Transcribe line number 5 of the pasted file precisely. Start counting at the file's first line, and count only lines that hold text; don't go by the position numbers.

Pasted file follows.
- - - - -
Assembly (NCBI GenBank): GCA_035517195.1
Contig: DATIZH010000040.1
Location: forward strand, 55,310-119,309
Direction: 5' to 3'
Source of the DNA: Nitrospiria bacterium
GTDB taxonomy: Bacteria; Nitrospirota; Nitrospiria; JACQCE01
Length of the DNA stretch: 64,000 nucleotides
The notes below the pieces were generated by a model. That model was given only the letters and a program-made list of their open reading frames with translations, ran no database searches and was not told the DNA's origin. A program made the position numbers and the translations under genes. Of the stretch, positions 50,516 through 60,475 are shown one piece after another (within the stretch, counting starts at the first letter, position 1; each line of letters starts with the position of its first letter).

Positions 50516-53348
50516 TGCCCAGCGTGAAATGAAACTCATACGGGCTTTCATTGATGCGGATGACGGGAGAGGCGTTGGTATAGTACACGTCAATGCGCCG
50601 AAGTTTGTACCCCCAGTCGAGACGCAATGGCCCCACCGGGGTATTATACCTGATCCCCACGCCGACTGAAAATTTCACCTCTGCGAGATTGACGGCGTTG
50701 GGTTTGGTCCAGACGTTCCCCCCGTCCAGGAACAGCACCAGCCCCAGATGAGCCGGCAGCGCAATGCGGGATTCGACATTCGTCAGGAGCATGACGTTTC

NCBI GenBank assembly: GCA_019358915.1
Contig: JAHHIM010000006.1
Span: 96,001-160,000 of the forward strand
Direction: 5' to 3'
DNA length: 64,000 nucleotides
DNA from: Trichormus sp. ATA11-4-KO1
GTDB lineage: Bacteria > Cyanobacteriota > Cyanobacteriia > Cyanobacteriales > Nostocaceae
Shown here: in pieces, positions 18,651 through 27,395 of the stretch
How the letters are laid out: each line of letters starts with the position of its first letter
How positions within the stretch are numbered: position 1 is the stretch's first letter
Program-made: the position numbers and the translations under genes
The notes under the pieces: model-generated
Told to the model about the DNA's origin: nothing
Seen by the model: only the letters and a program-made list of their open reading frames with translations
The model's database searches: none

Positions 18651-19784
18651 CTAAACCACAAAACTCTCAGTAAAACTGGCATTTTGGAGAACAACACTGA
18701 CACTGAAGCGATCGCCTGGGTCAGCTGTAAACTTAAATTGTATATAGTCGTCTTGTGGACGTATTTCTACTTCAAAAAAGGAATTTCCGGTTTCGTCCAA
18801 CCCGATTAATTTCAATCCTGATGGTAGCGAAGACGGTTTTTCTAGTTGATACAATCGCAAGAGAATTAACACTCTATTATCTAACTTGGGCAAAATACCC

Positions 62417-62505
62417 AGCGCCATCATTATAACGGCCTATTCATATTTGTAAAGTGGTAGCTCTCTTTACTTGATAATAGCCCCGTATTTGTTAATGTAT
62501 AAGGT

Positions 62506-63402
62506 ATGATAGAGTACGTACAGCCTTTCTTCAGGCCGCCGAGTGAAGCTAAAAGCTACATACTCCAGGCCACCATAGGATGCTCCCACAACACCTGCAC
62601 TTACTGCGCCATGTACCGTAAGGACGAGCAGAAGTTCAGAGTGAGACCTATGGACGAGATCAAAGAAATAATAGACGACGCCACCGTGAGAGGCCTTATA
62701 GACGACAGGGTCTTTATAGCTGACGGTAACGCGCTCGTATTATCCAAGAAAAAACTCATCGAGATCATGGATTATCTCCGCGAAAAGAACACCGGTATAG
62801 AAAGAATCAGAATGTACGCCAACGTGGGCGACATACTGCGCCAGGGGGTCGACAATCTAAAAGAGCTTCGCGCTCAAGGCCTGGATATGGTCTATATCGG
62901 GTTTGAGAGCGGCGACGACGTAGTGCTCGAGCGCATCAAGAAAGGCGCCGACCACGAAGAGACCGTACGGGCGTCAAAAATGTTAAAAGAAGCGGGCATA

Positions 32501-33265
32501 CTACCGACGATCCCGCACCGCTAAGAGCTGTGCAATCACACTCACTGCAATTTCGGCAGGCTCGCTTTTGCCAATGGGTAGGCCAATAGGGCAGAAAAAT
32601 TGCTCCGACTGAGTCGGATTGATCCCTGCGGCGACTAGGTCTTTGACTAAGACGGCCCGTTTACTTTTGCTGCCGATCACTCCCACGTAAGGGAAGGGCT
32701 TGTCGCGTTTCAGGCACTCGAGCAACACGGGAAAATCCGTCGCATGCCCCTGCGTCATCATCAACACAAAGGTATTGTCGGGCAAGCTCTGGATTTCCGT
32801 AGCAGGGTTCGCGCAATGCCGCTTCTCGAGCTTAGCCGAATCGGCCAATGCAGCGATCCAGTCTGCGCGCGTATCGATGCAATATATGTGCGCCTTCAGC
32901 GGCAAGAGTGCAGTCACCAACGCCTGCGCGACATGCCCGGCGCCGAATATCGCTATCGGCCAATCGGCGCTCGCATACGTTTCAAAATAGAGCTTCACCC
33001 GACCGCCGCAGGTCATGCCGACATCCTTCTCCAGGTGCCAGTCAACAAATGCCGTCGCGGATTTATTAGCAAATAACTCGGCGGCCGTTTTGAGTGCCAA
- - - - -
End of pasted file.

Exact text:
Source of the DNA: Nitrospiria bacterium